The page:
Five-minute masterclass: Johnny Pitt
The founder of the Launch communications agency on how to run an ideas-driven business
In 2001, Johnny Pitt set up Launch, a business designed to challenge the way that creative communications agencies traditionally worked. Sixteen years and scores of campaigns and awards later, he remains convinced that success comes from putting big ideas at the heart of your operation. As well as running Launch, he's also the man behind The Creative Shootout, an annual event staged at BAFTA at which creative agencies compete to create a charity campaign against the clock. Here are his tips on how to bring ideas and innovation to the fore in your business...
Shake up traditional business models with big ideas
"I came from a big agency background and I was always amazed at the traditional model of clients paying PR agencies a monthly retainer, which was often not really challenged for years on end. I thought it led to clients getting average thinking, lazy teams and under-delivery, and I wondered how I could shake it up. So I came up with the idea of the world's first ever project-based PR agency. At the core of it was a high reliance on new thinking and new ideas, because when you work on a project basis you have to come to the table with fresh thinking every time. It went down well: I was an Ernst & Young Entrepreneur of the Year Finalist, I was voted Best Agency Leader by Marketing magazine and we were a Best New Agency of the Year finalist in the annual industry awards."
"Our early clients – BP, which is still a client today, Tesco, Cadbury, Ford, Disney – were all major multinational brands. They responded to our big idea, project-focused approach. When it came to Disney, they wanted to increase interest and emotional connection in the UK with the Walt Disney World Resort in Florida. So, we decided to twin the resort with a village, town or city in the UK. We got 500 villages, towns and cities to enter the competition to win what was essentially a Disney parade… and Swindon's entry won! The idea was so catchy that Jonathan Ross kicked off his chat show talking about it and the News at Ten covered it as an 'and finally' story."
Deliver on your promises
"Innovation and ambitious thinking are worthless if your delivery is not effective. You can't be a great ideas-driven business with poor delivery, the two have to work together in tandem."
Package your thinking as a brand in itself
"We called the first project we devised for Hyundai, A Streetcar Named Hyundai and drove a specially adapted zero emission Hyundai on a route around every one of the 16,500 streets in central London, creating incredible content including video from the 42-day drive. 'Streetcar' became the governing force behind the company's tenth anniversary's celebrations, and when the UK President of Hyundai stood up and said 'Welcome to our tenth anniversary, called A Streetcar Named Hyundai' – we knew our idea and packaging had achieved real cut-through and significance. How you package and present your ideas is terribly important because it gives them credibility and longevity."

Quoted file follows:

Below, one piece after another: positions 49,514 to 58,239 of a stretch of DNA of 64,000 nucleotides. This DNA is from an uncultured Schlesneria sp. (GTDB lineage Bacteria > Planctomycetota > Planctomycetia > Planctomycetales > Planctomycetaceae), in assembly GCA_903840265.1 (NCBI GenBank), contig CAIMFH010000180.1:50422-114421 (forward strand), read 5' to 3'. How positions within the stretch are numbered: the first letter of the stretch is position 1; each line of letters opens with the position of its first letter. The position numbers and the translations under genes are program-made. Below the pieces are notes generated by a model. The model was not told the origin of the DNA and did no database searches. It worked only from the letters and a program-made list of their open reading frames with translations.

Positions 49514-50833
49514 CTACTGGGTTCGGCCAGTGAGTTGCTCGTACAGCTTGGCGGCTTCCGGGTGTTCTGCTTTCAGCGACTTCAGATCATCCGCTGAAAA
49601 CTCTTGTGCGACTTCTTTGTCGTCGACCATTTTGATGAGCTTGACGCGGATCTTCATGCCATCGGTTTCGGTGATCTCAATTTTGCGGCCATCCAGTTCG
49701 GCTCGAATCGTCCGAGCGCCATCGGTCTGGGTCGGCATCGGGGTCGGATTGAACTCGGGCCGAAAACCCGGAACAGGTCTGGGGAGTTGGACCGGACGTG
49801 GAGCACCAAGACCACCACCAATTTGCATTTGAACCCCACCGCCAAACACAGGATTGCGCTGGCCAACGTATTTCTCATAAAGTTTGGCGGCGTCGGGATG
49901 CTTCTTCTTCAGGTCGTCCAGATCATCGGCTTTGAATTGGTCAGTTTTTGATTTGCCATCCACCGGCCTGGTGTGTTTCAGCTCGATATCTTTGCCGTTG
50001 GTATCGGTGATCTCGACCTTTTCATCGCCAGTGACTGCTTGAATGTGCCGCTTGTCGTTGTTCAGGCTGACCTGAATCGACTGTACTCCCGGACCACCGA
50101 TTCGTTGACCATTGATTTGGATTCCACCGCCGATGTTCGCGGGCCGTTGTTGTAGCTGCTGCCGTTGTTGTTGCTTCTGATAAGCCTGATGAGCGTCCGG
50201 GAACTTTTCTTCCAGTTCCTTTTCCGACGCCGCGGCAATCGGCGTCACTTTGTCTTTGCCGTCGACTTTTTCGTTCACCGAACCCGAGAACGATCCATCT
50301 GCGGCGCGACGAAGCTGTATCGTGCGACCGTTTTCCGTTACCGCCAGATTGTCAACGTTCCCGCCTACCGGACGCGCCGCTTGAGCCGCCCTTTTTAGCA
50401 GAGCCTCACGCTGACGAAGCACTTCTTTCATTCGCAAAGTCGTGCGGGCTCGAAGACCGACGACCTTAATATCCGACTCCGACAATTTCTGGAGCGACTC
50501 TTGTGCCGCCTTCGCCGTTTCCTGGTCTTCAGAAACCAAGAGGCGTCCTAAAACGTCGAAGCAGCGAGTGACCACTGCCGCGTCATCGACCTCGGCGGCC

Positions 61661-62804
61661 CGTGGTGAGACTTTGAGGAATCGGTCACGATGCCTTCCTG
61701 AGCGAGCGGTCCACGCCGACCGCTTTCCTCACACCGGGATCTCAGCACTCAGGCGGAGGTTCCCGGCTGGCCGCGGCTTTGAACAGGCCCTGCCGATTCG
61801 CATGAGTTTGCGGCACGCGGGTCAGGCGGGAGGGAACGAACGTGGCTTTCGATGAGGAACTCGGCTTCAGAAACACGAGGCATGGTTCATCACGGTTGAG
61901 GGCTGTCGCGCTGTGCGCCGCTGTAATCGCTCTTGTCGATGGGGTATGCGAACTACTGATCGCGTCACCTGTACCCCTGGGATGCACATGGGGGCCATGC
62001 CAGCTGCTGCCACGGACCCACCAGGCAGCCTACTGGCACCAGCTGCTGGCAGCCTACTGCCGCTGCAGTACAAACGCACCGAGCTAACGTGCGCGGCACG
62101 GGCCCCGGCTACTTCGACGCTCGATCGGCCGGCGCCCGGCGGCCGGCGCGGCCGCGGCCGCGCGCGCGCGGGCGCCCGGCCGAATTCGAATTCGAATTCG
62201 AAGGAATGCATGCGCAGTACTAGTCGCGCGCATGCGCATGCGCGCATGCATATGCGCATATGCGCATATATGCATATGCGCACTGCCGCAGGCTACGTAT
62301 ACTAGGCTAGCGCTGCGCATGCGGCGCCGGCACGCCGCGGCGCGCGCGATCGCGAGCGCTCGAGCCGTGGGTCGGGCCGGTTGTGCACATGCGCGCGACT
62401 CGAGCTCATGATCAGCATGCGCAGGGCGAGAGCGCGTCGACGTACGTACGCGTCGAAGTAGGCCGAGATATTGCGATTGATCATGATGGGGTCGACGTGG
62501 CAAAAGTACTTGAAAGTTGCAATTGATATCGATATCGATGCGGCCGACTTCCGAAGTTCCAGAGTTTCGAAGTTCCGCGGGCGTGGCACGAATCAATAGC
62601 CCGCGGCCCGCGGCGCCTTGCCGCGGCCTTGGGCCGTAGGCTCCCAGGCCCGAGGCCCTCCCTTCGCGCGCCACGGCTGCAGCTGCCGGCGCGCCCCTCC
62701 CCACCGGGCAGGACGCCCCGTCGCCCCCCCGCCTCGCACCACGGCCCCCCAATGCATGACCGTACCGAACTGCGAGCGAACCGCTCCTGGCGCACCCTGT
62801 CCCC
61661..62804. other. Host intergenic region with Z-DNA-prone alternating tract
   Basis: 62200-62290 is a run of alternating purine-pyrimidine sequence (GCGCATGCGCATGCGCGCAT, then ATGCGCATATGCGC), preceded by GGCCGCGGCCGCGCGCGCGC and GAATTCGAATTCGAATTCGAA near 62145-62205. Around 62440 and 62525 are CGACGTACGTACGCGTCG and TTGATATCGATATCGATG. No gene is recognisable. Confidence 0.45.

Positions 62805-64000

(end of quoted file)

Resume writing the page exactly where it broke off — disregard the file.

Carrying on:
Give ideas time
"It's an old-fashioned thing to say, but you have to respect creativity and give it the time it needs. For great insight and innovation you also need to get comfortable with silence. I came up with the idea for The Creative Shootout when I was doing lots of travelling, and had time for real reflection and silence. In our creative sessions I am very comfortable with silence, and I enjoy thinking with people who are comfortable with silence."
Celebrate your successes
"When it's just you, before you've built your team, you can be very tough on yourself and that's partly what drives success. But you've also got to celebrate those moments when an idea really comes off, as these are the things that make business worthwhile."
Become a thought leader
"If your ideas are good enough, put yourself forward as a thought leader in your industry. There's never been an easier time to broadcast your ideas – and it's a great way to punch above your weight as an SME."
Cast your net wide for inspiration
"You've got to love the business of thinking, be curious about the world and take input and inspiration from a wide range of sources. I consume vast amounts of media, I'm constantly reading and asking questions and feeding my curiosity, which in turn feeds my ideas. But if you feel like you've got to work hard at curiosity then perhaps you shouldn't be in the ideas business!"
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